One of our most frequent visitors noted the presence of rock walls on one particular spring afternoon, and remarked that it is nice to see a unifying design element that tied all our beds together. She also noted that it was a subtle effect and that it had taken her a couple of years to notice it. I think that my professor would be pleased - lessons learned; lessons applied. Come and enjoy the rocks even as you seek out the flowers.
Merrill Jensen
The Lovely Loo...site planning begins!
You spoke and we listened! As most of our readers know, Friends of Jensen - Olson Arboretum has embarked on a capital campaign to purchase and install a permanent restroom at the Arboretum - with your donations and commitment to the project, we are on our way!

Early this year, Lance Mearig offered to serve as Project Director committing significant time and energy to launching the site planning process and seeing it through to completion. This week he was on-site to meet with Merrill and begin planning. Again, many thanks to Lance for his willingness to lead the effort and to the many Friends who have donated dollars and time to make this project possible. Look for an update in the Summer issue of TWIGS...maybe even installation photos!

Many, many thanks, Lance!
Renovating The Alpine Bed
Alpine Bed installation, 2007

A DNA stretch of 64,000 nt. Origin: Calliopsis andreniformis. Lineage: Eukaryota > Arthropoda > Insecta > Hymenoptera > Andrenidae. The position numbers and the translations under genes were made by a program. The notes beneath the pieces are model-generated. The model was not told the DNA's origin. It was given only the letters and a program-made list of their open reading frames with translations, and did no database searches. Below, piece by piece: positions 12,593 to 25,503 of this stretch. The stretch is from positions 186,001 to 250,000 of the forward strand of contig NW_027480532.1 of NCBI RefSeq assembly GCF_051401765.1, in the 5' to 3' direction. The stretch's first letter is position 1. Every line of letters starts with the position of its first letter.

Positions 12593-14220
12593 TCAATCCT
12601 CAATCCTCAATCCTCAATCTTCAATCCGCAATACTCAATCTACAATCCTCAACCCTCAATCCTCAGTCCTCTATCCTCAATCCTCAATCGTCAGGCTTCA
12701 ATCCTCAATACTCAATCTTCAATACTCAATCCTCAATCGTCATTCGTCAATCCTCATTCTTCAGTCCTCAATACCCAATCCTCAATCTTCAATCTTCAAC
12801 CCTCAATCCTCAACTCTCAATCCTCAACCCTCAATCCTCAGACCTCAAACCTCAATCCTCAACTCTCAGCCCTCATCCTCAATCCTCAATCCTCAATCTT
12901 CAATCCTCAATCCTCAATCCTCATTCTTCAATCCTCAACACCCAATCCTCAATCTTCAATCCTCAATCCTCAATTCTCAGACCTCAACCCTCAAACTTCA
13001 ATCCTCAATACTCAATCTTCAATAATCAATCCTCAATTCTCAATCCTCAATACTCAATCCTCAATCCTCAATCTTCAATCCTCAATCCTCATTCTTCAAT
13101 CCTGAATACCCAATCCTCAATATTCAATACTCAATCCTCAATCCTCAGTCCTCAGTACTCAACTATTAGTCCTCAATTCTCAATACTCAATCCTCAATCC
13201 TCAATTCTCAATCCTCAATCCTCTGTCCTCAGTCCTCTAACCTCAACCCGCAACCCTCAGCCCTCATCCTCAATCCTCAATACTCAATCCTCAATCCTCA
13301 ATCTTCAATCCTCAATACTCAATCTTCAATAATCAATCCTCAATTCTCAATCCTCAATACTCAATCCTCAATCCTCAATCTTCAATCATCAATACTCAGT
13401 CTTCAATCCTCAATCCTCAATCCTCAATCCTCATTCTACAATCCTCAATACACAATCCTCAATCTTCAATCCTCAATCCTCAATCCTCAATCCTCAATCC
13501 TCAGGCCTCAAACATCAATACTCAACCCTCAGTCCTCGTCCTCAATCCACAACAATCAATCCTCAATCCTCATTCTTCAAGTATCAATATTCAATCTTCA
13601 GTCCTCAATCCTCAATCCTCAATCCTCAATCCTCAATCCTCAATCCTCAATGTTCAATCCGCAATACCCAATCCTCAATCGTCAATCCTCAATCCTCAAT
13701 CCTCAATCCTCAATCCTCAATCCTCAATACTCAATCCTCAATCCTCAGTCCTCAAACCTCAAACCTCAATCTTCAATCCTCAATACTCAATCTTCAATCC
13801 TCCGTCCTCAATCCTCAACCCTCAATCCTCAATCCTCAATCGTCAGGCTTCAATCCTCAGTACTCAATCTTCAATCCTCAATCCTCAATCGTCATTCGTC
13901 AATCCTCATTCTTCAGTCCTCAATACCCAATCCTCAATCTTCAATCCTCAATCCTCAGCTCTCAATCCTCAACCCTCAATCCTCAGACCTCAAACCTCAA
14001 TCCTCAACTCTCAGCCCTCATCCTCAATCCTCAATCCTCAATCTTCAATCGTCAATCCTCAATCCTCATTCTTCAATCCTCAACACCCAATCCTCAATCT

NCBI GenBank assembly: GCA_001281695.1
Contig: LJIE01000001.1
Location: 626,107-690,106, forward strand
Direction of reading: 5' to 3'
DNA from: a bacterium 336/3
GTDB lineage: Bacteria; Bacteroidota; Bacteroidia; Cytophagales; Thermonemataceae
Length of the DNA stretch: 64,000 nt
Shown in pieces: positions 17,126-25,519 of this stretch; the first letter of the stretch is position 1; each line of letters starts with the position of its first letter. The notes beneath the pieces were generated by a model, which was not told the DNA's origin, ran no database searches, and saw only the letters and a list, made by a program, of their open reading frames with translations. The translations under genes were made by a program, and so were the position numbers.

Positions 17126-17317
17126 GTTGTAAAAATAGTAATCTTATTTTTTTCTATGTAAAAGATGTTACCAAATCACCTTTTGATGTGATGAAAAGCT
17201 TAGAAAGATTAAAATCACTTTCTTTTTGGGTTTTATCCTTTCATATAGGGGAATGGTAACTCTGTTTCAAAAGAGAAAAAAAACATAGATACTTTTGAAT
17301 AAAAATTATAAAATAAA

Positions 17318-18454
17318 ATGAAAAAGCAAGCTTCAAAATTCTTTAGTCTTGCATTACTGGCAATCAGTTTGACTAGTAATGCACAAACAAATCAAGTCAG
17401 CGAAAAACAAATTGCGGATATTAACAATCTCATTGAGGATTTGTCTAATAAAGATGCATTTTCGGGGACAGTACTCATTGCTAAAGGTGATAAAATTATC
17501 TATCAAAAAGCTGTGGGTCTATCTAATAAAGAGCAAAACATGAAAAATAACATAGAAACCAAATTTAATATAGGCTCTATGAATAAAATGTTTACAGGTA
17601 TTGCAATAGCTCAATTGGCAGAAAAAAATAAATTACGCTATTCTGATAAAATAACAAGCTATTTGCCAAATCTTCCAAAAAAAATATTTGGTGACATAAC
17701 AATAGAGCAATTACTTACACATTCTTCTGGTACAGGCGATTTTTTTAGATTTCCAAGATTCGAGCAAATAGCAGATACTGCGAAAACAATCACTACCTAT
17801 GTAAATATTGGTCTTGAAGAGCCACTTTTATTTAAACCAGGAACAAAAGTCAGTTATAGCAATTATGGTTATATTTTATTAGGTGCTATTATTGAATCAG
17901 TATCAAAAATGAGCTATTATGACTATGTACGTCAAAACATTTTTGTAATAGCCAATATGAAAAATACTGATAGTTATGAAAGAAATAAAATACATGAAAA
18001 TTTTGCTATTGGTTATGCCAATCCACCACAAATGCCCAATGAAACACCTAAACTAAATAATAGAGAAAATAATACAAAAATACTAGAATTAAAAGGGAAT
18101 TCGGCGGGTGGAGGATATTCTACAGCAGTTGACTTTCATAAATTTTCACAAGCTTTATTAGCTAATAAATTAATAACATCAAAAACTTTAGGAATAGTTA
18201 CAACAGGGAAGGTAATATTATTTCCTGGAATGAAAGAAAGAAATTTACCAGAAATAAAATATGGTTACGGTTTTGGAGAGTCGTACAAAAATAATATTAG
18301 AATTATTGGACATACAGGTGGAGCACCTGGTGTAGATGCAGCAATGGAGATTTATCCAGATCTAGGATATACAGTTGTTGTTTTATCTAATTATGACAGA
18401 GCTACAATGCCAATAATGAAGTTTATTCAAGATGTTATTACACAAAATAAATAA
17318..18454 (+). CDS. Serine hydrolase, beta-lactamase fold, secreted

Creating an Alpine Bed was the first project I considered after arriving at the Arboretum. In 2007, this bed area was occupied by scraggly, overgrown bridalwreath spirea ( Spiraea prunifolia) and a lot of grass. I decided it would be best to remove all existing plant material and start with a blank canvas. While wondering what the new bed might be, I was hiking in the alpine on Mt Roberts. I thoroughly enjoy strolling among the natural rock gardens that are along the trail to the summit. While observing these unique gardens, I thought that might be a good idea for our soon-to-be vacant bed. All that would be necessary would be to gather the flat rock to construct the wall that would form the basis of our rock garden. I collected rock from construction sites and rock slides along the side of the road and started building the wall. New soil was added and natural rock formations were installed.